By Christina Gray
Hunger is an immense concern in many rural communities across the United States, and Parke County is no exception.
According to the most recent census, there are 6,222 households in Parke County, and approximately 17% of these households experience food insecurity on a monthly basis. In the season marked by thankfulness and giving, it is important to remember that there are families in our community who depend on the generosity of others to get through in their time of need.
“You never know if or when something could come up that drastically changes your situation; no one is immune to falling on hard times,” said director of the Parke County Food Pantry, Connie Norman. “Sometimes we take for granted the things that we have, our ability to purchase coats and hats or gifts for our children. We have so many really wonderful people in our community who make sure that those who are in need of help are taken care of.”
Norman continued by saying, “There is a real stigma against people who need help. They’re looked at as taking advantage of people’s generosity. I wish more people would come down and observe what actually goes on here; they could see just how much work goes into running this place and get a look at where the donations go and how they’re used.”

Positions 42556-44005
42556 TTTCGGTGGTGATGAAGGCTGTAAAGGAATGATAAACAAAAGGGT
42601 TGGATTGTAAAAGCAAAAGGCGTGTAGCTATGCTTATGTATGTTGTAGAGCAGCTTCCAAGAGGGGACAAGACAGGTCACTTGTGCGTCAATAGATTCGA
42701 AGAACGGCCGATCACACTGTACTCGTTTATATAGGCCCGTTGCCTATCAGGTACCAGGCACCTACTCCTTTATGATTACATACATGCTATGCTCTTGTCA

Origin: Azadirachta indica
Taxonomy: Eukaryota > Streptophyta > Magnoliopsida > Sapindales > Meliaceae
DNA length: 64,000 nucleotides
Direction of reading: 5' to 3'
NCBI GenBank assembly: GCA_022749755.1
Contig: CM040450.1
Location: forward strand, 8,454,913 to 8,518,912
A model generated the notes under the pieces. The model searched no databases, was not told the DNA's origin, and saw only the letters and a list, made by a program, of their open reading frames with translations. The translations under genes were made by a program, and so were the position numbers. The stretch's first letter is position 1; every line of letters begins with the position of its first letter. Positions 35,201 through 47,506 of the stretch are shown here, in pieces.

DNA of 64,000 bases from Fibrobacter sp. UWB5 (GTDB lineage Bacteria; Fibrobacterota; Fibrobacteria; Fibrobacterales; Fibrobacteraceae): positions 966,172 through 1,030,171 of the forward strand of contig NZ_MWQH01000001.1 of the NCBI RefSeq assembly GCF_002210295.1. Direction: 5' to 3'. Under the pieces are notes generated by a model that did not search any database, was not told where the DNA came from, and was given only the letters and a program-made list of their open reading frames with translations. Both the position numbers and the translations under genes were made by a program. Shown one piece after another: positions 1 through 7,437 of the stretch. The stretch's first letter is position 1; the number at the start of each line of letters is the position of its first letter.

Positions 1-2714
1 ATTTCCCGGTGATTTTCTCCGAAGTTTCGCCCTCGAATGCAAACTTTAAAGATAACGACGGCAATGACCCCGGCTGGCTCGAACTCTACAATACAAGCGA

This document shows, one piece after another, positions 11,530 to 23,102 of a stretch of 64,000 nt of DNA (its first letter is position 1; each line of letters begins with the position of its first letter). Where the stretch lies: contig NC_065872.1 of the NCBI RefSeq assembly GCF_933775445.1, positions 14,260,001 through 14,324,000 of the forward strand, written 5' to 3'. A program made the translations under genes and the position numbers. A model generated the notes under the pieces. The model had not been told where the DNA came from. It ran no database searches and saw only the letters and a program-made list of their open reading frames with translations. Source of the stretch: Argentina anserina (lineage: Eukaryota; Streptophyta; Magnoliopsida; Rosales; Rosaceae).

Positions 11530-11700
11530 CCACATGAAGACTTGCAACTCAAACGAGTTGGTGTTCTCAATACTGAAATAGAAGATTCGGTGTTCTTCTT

This time of year Norman said that warm weather clothing and outerwear, for children and adults, are the most needed items for donation to the pantry, along with blankets and personal care items.
“People tend to not think about the little things that we use every day that really aren’t expensive… unless you’re hungry. If you have to choose between eating and buying
laundry detergent, you’re going to choose eating.”
When asked what food items they’re in most need of, Norman cited breakfast foods. “We just never seem to be able to get our hands on enough breakfast foods. At the
beginning of the month, I have to make sure we have at least 356 boxes of cereal so that each family gets one box.”
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